WASHINGTON, D.C.—The U.S.-Japan Business Council (USJBC), an affiliate of the U.S. Chamber of Commerce, today concluded the 52nd meeting with its Japanese counterpart, the Japan-U.S. Business Council. The two-day program covered topics ranging from the current state of bilateral relations, to the Trans-Pacific Partnership (TPP) trade agreement, to numerous other government-to-government and private sector initiatives and activities such as energy, healthcare innovation, financial regulations, and travel and tourism.
“Our bilateral economic relationship is more cooperative than adversarial, and that is important to all of us who are advocates for a strong partnership,” said John Lechleiter, chairman of USJBC and CEO of Eli Lilly. “I am encouraged that this conference was able to focus on key areas of strength in our countries’ economic relationship.”
Speakers at the conference included U.S. Senator Cory Gardner (R-Colorado), U.S. Representative Joaquín Castro (D-Texas), former U.S. Secretary of Commerce Carlos Gutierrez, and Japanese Ambassador Kenichiro Sasae.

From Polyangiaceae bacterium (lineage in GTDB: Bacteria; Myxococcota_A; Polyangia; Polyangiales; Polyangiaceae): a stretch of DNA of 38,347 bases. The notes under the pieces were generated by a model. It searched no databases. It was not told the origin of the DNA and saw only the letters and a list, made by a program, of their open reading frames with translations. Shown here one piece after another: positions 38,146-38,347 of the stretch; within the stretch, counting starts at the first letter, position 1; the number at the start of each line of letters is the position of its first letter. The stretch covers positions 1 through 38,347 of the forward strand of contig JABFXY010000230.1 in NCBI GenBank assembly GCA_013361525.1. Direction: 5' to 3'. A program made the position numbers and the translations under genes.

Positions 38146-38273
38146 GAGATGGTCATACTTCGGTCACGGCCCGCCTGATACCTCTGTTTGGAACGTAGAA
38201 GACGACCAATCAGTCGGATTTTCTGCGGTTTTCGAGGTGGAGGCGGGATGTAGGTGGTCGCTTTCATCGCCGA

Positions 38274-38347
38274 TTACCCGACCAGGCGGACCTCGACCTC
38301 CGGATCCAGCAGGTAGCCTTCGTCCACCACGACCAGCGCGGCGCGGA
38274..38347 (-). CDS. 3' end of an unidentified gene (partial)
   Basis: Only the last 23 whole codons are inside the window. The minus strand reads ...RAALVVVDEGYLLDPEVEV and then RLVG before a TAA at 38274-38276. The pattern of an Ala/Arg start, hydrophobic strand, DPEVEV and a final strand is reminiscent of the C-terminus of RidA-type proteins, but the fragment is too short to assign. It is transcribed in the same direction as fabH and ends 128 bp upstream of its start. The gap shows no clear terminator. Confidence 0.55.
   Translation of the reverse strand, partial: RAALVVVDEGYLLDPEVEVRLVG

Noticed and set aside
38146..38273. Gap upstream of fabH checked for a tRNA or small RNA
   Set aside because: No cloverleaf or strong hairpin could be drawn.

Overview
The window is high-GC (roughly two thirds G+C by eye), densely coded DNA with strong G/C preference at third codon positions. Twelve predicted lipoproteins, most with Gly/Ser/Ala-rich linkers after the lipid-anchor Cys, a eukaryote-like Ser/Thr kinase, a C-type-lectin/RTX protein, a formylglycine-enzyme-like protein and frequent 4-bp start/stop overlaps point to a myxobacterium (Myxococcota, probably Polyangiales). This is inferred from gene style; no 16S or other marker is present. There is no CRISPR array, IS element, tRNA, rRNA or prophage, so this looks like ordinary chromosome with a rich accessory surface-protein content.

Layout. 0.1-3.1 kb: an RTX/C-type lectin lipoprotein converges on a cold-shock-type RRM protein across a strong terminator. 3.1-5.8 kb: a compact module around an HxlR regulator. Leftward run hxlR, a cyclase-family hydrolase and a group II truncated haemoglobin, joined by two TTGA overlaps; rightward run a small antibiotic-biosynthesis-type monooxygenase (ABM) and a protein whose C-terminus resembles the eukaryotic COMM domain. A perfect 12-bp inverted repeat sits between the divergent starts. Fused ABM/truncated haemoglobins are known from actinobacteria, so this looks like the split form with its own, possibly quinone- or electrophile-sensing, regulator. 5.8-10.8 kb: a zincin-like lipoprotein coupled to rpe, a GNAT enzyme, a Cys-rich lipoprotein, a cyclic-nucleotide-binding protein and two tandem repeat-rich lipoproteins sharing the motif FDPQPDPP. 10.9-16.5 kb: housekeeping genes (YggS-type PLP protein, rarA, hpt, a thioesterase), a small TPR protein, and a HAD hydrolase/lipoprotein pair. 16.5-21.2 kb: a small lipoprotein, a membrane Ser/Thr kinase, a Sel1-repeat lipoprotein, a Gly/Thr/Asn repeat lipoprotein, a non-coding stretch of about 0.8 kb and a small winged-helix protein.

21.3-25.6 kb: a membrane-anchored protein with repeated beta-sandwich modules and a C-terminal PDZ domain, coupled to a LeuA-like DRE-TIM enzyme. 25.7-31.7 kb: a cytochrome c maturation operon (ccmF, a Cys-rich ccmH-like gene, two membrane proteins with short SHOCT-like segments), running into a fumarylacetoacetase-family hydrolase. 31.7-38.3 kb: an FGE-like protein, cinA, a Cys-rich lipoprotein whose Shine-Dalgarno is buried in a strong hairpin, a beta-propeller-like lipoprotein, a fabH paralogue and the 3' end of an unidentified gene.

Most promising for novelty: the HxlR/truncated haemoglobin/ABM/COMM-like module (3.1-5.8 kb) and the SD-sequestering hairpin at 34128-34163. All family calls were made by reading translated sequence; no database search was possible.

“This gathering comes on the heels of a strong year for the U.S. relationship with the Asia-Pacific,” said Myron Brilliant, the U.S. Chamber’s executive vice president and head of International Affairs. “The USJBC played its part by hosting Japanese Prime Minister Shinzo Abe in April, with our member companies at the forefront of highlighting the many opportunities as well as some challenges of our bilateral economic relationship.”
The USJBC is a Washington, D.C.-based business association whose mission is to support U.S. business interests in Japan and promote stronger economic ties between the United States and Japan. USJBC member companies collectively account for a substantial share of overall U.S. economic activity with Japan, and place high priorities on doing business in Japan and helping forge the most cooperative and mutually beneficial economic relationship possible between the two countries.
The U.S. Chamber of Commerce is the world’s largest business federation representing the interests of more than 3 million businesses of all sizes, sectors, and regions, as well as state and local chambers and industry associations. Its International Affairs division includes more than 60 regional and policy experts and 25 country- and region-specific business councils and initiatives. The U.S. Chamber also works closely with 117 American Chambers of Commerce abroad.